Written Statements and Employment

Written Statements and Employment

The minimum requirements, and are contracts better than statements?

By Marcia Smith

What are the minimum requirements for a written statement?

A written statement of employment particulars must be provided within two months of the start of any employment, lasting for at least one month.

The principal statement must include the names of the employee and employer, a job title or description, the start date, hours and days of work, and the location of the job.

If not already included in the principal statement, the employer must also state the expected duration or end date of employment (if the role is temporary or fixed-term), the notice periods for termination, details of any collective agreements, pension arrangements, and details of the company’s grievance, disciplinary and dismissal procedures.

What are the pros and cons of a contract compared to a written statement?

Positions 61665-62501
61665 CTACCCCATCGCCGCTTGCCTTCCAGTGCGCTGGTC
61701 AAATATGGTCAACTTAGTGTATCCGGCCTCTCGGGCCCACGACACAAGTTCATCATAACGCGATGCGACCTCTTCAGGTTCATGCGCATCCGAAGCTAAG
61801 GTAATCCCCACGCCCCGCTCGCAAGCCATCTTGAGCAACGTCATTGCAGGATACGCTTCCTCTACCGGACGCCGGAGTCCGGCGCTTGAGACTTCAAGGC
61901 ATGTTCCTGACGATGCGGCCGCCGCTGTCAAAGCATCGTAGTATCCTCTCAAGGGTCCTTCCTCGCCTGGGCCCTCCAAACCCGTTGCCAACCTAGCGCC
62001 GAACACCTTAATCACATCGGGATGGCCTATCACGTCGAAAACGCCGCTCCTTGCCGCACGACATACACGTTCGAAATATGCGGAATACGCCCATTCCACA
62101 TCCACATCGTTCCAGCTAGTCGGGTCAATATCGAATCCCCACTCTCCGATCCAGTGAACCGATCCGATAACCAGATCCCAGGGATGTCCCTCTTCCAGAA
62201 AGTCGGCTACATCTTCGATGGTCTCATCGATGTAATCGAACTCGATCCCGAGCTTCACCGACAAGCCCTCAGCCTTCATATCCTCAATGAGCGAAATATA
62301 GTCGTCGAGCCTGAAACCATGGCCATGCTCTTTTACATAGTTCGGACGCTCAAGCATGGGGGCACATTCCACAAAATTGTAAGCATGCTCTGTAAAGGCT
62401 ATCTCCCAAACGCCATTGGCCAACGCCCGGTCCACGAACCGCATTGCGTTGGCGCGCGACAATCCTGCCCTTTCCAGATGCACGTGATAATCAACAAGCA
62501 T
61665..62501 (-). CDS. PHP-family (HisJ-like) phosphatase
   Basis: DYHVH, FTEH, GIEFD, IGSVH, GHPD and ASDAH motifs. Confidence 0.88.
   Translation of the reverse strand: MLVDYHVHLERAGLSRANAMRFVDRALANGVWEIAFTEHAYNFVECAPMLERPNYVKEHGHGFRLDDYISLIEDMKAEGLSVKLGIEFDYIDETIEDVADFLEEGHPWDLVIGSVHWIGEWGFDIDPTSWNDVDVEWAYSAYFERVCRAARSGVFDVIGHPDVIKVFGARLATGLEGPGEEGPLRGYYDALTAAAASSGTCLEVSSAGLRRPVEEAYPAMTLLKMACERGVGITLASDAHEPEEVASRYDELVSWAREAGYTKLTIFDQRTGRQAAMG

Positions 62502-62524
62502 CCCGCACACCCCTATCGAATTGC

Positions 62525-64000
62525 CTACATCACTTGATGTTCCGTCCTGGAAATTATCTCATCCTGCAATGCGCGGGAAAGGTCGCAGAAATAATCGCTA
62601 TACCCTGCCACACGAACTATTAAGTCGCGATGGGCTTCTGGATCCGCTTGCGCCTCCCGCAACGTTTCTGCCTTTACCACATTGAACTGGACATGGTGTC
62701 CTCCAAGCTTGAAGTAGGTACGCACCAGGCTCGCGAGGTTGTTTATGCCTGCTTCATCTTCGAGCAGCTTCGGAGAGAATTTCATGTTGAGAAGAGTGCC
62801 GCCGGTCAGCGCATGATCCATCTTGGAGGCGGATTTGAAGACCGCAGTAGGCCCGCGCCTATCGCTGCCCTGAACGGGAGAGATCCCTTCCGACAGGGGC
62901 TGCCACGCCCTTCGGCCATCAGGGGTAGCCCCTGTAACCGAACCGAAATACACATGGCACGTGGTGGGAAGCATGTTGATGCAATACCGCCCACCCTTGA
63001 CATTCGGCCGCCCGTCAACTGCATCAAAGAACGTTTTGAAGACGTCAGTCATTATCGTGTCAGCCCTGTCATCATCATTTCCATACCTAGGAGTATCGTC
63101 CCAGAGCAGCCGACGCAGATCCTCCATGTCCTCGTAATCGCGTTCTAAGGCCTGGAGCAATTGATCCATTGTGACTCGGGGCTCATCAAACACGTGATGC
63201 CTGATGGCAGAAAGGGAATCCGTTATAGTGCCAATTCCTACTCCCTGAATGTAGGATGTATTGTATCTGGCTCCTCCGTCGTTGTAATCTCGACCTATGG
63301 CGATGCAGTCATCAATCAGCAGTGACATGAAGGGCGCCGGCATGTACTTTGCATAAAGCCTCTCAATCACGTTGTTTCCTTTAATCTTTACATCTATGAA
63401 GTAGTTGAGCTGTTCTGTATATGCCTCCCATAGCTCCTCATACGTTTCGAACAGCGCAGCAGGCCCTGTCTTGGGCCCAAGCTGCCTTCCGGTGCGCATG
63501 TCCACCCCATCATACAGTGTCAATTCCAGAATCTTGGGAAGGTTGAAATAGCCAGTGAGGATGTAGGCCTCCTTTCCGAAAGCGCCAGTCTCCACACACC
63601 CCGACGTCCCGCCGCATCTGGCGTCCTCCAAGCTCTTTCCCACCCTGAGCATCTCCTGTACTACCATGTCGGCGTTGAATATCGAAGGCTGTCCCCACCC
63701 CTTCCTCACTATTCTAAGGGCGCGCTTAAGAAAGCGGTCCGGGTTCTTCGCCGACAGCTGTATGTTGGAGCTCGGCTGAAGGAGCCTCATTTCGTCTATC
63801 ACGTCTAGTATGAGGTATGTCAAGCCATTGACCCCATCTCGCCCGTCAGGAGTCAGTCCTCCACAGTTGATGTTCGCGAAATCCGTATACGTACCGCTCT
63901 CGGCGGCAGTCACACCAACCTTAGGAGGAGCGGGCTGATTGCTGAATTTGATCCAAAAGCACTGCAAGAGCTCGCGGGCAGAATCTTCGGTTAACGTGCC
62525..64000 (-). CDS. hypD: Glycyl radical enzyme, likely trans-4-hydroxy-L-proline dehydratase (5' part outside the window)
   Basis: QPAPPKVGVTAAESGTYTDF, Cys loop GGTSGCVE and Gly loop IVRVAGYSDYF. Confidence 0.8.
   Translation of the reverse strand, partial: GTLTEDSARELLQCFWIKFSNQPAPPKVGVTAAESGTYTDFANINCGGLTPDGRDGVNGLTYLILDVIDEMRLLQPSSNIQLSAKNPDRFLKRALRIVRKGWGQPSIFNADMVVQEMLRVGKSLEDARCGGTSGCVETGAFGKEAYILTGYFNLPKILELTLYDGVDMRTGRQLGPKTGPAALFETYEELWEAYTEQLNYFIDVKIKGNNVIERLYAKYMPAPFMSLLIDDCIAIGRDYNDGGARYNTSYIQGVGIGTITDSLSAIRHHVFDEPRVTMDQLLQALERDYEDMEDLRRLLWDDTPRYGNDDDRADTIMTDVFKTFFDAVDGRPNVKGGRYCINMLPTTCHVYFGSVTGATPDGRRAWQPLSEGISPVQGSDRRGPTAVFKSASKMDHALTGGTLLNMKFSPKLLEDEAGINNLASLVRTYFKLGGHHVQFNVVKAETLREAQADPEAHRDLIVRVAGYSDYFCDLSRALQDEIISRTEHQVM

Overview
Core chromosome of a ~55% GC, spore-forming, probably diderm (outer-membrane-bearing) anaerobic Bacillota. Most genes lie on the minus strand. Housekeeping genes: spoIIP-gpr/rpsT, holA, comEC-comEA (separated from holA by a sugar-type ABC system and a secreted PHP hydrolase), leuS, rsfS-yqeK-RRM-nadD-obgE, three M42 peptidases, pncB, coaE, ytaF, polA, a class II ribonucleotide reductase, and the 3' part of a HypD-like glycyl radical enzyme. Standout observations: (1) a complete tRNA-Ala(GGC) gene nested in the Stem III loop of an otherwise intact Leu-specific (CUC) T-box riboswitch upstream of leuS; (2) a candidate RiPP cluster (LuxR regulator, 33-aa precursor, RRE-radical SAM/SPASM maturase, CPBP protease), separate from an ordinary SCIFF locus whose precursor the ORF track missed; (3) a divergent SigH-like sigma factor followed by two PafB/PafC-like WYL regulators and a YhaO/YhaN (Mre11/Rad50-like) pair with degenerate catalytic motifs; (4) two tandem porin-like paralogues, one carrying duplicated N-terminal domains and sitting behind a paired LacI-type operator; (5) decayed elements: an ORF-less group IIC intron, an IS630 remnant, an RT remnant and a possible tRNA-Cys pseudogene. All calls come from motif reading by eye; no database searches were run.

A contract of employment legally exists regardless of whether it’s written down. Starting work is deemed to be proof of an agreement between the employer and employee – even if this was only verbal.

At this point, the risk is that either the employee or the employer may have misunderstood the agreement. If either party wishes to question or challenge it, unless they have a written agreement it is difficult to resolve the matter.

A written statement, on the other hand, sets out the specific conditions of employment in the form of a document. This makes it much easier for both parties to check and understand the terms of their agreement.